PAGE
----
A fawn in the brush
This fawn saunters through the brush

Of course, I like to get more natural-looking photos, so we headed up to the nature center next.  There was some question whether or not it would even be open on Sunday, and they close the gate when the center is closed.  But we were in luck, and the center was open.  On the trail in front of the center, we didn’t see any elk.  But we did see a fawn making its way through the forest.  It stopped and posed for a few shots.

A mother and baby elk
A mother and baby elk stroll across the field

Next, we traveled to the giant field behind the nature center, and that’s where we found our quarry.  Not just one elk, but a whole herd!  There were many cows and small elk there.  There was one little guy that was particularly vocal the entire time.  It was very exciting, but the best was yet to come.

A bull elk nose to nose with a cow
The bull elk shares a moment with a potential mate

While I was busy trying to get some shots of mothers and babies, my parents excitedly informed me that there was a bull nearby!  And he was a lot closer than I thought he would be – he was standing maybe 20 yards from the trail!  He was quite a large one, and was a magnificent site to behold.  I should point out here that I had my telephoto lens on the camera.  Everyone else was trying to get closer to the bull, and I kept trying to back up!  I did manage to get a few shots of him filling up the frame imposingly.  I also got some neat shots of him interacting with the other elk.  Very cool.

After that, we drove up to the top of the hill and were treated to a vivid sunset with an elk herd grazing in the foreground.  All in all, it was quite a day.  I’m sure we’ll be back again when the leaves start to change colors and the rutting season is in full swing.

Posting your new Zazzle item directly to Facebook

Using IFTTT to autopost your Zazzle Items

So you just got done making an item in your Zazzle store.  The problem?  Nobody knows it’s there!  So you slog your way over to Facebook, navigate to your business page, type in the URL for the item, create a post…oh wait, we haven’t done Twitter yet!  Go to Twitter…blah blah blah, a long and boring process.  If only there was a way to autopost…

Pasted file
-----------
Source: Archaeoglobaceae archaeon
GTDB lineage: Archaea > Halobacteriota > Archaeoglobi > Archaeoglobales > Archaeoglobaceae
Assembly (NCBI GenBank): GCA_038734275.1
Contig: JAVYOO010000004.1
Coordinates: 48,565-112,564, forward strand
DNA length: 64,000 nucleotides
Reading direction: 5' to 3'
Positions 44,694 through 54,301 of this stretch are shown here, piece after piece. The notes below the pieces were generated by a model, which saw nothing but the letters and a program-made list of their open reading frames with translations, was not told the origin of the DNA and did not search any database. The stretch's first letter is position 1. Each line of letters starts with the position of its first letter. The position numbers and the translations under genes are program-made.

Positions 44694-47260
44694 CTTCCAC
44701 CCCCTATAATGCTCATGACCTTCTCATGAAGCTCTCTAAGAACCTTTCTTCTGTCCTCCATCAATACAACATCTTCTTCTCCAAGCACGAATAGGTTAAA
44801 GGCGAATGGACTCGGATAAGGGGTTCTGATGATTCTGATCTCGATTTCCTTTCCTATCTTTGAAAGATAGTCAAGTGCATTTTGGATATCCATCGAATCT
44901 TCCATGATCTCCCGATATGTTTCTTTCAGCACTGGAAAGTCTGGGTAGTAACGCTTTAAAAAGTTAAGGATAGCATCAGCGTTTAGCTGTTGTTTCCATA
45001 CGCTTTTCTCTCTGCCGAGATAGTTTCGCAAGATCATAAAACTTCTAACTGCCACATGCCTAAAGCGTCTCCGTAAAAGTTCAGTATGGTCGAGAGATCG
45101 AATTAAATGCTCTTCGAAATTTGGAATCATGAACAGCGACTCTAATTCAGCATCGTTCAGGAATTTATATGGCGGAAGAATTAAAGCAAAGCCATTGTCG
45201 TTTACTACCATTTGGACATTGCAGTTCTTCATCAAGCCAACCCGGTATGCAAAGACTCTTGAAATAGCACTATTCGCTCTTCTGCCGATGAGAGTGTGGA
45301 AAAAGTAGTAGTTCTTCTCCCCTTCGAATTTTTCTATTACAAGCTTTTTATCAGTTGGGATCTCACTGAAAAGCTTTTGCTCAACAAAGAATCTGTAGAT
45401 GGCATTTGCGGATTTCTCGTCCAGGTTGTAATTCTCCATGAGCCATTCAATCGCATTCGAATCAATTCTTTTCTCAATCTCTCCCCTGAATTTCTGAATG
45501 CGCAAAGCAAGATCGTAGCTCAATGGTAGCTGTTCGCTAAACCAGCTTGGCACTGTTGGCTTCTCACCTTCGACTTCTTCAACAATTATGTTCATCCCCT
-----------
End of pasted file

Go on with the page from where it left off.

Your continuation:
But wait, there is!  A free website called IFTTT (If This, Then That) can do it all for you!  And I am going to show you how.  You need two things to do this:

1) A Zazzle store with an item.  Any item.  Your favorite squirrel keychain.  I don’t care.

2) A Facebook page of some sort.  I’ll be posting to my Nature Novelties Facebook Page as an example.

So now that we have the basics, let’s head over to IFTTT.

Creating your first ‘recipe’

So go ahead and sign up for an account. It’s ok, I’ll wait. Got it? Good. If you know something about macros, then this will be cake. If you don’t…it will still be cake.. Back in the old days, ancient coders used an obscure language called BASIC which had many lines like:

IF x=My birthday GOTO Sing copyrighted song

It’s the same sort of thing here. Except BASIC (also known as ‘spaghetti code’) took a million lines of code to do really simple things. IFTTT can do really complicated things with just a couple of mouse clicks from you!

So let’s get started with a recipe. The one I’m going to show you is from Zazzle to Facebook.  After you make an IFTTT account, I believe they make you run through a sample recipe. Just quickly suffer through that, so we can do our own thing.  Throughout these steps, IFTTT will ask you for permission to set things up.   Just go ahead and say yes, and get back to the steps outlined here.

Making Zazzle Play Nice with Facebook

1) Create a Recipe in IFTTT.  Hit the blue button.

Create a Recipe